Ways to Reduce Flood Risk

The good news is that you can take some steps to reduce flood risk. There are several ways to do this, from non-structural measures like building adjustments to creating wetlands and levees to reducing floodplains. While these efforts may not prevent flooding completely, they will reduce damage and costs. Read on for some helpful tips. You may even be able to save some money by doing one or all of these measures!

Non-structural measures

While structural measures are often the most expensive and time-consuming, non-structural measures can often be implemented by local communities without much difficulty. These measures typically reduce flood risk by as much as 50%. They are designed to prevent or reduce the consequences of a disaster. Non-structural measures include building codes, public awareness, and research and assessment. In addition to these, non-structural measures can also mitigate natural hazards.

In order to achieve these goals, flood-risk reduction must be considered within a wider context of environmental and social development. Several states have constitutional provisions requiring that local governments adopt policies that incorporate environmental protection and sustainable development. Flood-risk reduction measures must therefore take these principles into consideration when they are developed. The Netherlands’s Constitution specifically mentions “protection and improvement of the environment,” a reference to the principle of sustainable development.

To estimate flood damages and losses, Kreibich and Thieken developed a model that took into account both economic and environmental factors. They used a modified 30 year flood to represent the impacts of a 300-year flood and took into account private precautionary measures, such as building restrictions, oil contamination, and a decrease in urbanisation. This model, FLEMO AT, was then adapted to fit the circumstances of Austria.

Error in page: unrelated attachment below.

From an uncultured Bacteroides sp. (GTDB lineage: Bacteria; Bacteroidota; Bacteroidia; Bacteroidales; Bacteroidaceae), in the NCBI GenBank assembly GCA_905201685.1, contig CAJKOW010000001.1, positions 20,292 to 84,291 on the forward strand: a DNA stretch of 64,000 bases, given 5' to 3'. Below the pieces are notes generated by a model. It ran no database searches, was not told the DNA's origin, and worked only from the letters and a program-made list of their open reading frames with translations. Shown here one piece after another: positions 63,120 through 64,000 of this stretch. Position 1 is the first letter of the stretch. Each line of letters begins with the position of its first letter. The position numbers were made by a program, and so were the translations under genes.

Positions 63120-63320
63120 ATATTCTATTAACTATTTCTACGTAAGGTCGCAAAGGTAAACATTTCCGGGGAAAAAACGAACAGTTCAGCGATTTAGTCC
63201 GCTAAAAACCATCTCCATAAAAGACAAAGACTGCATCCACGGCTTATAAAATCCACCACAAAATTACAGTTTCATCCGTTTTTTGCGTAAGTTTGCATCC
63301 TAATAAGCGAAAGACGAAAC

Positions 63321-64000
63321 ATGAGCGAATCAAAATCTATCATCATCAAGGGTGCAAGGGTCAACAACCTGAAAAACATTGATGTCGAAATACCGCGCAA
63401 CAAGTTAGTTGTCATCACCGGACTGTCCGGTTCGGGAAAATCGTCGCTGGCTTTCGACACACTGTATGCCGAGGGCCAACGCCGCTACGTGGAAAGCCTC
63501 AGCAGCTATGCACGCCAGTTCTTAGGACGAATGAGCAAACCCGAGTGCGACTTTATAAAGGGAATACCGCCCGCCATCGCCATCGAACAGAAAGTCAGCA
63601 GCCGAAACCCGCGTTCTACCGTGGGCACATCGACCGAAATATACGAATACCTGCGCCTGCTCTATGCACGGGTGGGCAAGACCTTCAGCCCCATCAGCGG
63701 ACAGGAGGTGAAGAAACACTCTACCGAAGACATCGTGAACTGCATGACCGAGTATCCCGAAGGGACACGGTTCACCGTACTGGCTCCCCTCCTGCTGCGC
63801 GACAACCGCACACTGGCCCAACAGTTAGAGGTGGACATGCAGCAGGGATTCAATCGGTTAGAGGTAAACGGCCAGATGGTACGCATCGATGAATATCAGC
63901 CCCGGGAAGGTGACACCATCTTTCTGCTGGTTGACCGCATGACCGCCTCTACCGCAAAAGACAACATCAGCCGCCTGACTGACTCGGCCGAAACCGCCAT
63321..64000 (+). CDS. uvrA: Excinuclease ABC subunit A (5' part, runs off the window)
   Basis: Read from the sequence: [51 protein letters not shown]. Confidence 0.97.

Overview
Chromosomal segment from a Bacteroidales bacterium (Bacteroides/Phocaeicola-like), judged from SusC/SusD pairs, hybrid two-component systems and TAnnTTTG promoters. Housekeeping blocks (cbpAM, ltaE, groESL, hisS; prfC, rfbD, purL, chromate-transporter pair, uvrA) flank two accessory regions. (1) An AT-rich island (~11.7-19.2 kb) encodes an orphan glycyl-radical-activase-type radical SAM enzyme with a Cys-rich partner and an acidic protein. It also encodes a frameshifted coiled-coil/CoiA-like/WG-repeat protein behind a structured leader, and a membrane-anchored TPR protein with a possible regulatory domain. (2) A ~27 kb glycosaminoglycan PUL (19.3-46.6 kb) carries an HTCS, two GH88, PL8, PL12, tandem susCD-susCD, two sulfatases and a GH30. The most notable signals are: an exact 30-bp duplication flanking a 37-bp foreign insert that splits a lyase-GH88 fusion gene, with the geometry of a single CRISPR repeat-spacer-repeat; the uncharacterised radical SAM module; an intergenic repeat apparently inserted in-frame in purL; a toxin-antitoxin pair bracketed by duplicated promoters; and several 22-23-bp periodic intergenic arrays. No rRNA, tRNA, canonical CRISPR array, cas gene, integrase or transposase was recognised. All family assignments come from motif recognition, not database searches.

The United States has long been a world leader in flood-risk reduction. The US Flood Control Act, in fact, strengthened the structural defenses of countries around the world. But while levees and dams create the illusion of perfect safety, residents in those areas are often unaware of the risk. The US Flood Control Act was created to address this problem. And the US Flood Control Act has made this task easier for local governments.

Flood risk reduction is a long-term process, requiring a combination of structural and non-structural measures. The effectiveness of a non-structural flood risk management plan depends on its effectiveness, and it is important to note that structural measures can never completely eliminate the threat of flooding. Because they only improve flood conveyance, the physical presence of structural measures may create a false sense of security and encourage inappropriate land use in protected areas.

Adjustments to buildings

Floodplain management is a comprehensive program that addresses a community’s needs in terms of flood damage prevention, preparedness, and regulation. Floodproofing, on the other hand, is the process of modifying buildings to reduce the risk of flooding. The process includes both structural and nonstructural modifications. The goal of floodproofing is to lower the risk of damage to property and assets during flooding. The elevation of a building’s foundation walls, the above-grade walls that support the weight of the structure, is one of the primary components that is often considered a flood-risk factor.

Restoration of wetlands